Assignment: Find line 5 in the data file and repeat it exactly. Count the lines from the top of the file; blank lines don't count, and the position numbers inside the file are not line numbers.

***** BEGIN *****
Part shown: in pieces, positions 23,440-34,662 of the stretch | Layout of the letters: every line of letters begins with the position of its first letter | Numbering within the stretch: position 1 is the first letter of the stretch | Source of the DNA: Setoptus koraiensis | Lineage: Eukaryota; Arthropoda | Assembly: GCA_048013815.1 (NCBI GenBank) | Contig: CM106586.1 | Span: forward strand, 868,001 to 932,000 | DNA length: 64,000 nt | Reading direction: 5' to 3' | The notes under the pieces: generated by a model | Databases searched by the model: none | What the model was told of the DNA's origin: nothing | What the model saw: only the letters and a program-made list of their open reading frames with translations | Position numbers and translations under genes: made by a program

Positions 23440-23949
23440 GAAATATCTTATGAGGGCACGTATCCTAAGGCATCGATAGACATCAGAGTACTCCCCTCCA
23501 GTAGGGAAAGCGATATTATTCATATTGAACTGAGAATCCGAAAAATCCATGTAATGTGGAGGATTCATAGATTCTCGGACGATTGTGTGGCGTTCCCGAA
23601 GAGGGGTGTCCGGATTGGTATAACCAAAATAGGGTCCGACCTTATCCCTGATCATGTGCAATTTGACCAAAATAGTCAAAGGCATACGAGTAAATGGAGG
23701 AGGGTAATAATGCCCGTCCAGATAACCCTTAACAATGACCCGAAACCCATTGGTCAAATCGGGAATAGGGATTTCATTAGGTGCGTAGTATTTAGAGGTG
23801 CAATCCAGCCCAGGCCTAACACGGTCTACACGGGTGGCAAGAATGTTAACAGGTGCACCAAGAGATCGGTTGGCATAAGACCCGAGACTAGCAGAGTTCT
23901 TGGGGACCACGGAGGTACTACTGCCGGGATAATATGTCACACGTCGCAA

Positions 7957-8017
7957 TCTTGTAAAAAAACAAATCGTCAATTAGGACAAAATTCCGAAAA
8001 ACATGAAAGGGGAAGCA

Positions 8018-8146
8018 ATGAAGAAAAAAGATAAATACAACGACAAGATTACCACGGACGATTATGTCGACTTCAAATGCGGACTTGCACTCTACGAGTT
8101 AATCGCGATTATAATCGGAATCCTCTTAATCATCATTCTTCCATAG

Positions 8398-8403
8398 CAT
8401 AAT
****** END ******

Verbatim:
23601 GAGGGGTGTCCGGATTGGTATAACCAAAATAGGGTCCGACCTTATCCCTGATCATGTGCAATTTGACCAAAATAGTCAAAGGCATACGAGTAAATGGAGG